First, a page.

By Andrew Osborn
LONDON (Reuters) - British Prime Minister David Cameron will promise on Thursday to stick to his government's deficit reduction plan despite the loss of his country's top-notch AAA credit rating, saying Britain would plunge "back into the abyss" if he changed course.
Speaking ahead of a March 20 budget that will be dissected by the markets and ratings agencies alike, Cameron said there were signs his government's economic policies were beginning to work and that it was imperative to "hold firm to the path".
"The decisions we make now will set the course of our economic future for years to come," he will tell an audience in Yorkshire, northern England. "And while some would falter and plunge us back into the abyss we will stick to the course."
The state of Britain's anemic economy is linked to Cameron's own political fortunes.
His advisers are banking that an economic recovery will be underway by the time of the next general election in 2015, allowing Cameron to whittle away the opposition Labour party's lead in the opinion polls and win.
But for now the economy appears stuck in a rut and could already be in its third recession since 2008, while public debt is set to carry on rising for another three years despite some public spending cuts.
"LONG HARD ROAD"
However, Cameron will tell his audience he has cut the country's deficit by a quarter, interest rates are at a record low, exports are reviving, the number of people on welfare has fallen, and there are more people in work "than ever before in our history".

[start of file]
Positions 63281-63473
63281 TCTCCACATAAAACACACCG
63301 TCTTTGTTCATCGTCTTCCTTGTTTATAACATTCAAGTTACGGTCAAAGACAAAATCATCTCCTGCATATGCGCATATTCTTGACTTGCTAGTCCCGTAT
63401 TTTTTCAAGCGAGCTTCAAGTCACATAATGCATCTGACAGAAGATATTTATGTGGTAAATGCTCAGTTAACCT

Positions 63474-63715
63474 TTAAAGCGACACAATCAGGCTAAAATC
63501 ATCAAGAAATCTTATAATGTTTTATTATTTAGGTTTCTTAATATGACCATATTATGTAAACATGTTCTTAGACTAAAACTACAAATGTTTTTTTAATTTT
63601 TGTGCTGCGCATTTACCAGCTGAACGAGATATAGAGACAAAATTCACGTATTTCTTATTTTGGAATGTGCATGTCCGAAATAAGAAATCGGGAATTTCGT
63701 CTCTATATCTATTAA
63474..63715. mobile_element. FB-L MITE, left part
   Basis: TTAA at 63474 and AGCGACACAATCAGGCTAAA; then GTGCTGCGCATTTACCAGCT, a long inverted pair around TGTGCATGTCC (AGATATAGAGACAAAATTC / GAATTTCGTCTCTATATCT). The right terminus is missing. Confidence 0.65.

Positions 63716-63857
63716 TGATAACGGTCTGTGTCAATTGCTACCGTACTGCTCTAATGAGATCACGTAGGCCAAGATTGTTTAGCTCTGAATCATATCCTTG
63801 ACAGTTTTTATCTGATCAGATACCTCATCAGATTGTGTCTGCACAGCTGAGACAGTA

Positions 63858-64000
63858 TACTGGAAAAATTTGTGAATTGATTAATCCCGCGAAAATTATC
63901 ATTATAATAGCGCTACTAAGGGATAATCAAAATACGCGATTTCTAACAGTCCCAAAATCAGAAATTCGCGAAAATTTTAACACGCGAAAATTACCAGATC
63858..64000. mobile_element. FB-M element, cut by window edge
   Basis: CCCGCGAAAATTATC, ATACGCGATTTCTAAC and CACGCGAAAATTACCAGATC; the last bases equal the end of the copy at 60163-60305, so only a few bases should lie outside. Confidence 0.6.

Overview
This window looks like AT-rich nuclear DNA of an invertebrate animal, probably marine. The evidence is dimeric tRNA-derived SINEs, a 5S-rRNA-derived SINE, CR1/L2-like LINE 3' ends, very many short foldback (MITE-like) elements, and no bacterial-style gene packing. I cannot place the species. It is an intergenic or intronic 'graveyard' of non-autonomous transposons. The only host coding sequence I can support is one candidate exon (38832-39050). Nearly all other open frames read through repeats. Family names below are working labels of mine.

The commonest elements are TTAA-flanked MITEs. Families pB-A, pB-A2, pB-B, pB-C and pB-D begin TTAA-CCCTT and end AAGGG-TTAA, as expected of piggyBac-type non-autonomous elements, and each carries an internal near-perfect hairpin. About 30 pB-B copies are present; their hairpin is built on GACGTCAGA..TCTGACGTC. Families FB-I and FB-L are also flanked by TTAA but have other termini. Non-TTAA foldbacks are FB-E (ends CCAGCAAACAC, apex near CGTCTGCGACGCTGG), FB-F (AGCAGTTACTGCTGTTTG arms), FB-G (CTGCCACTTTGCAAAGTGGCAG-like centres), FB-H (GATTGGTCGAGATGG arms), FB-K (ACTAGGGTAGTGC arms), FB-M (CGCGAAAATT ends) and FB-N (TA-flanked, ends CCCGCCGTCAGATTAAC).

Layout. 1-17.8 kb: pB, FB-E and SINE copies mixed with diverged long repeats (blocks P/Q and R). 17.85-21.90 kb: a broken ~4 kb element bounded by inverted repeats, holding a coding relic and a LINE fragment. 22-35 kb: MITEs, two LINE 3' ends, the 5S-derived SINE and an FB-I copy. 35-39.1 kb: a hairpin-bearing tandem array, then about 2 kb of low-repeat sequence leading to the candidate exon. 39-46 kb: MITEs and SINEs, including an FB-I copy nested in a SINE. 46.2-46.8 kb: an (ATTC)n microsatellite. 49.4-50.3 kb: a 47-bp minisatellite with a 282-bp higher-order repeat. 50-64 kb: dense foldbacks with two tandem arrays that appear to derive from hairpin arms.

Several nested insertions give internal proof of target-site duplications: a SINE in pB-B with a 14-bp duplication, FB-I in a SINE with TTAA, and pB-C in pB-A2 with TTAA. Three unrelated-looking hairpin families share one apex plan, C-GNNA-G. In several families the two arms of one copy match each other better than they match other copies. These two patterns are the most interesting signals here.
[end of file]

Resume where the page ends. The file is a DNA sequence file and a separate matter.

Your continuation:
"Of course, these signs of progress are just the beginning of a long hard road to a better Britain," he will say.
"But the very moment when we're just getting some signs that we can turn our economy round and make out country a success ... is the very moment to hold firm to the path we have set."
Labour often accuses him of inflicting pain on millions of families across the country with his austerity-drive, but Cameron will say his policies are necessary to give people better living standards in the long-term.
Britain suffered its first-ever sovereign ratings downgrade from a major agency last month, after Moody's stripped the country of its triple-A rating, blaming weak prospects for the economy, and Cameron is under mounting pressure to show he can deliver growth.
The Labour party says Cameron's determination to stick to austerity is killing off any chances of that happening, while some members of his junior coalition partner - the Liberal Democrats - have publicly questioned his focus on cutting debt.
Cameron's speech, which he is expected to deliver at around 1200 GMT, coincides with an announcement from telecoms provider BT that it is creating 1,000 new jobs.
(Editing by Sophie Hares)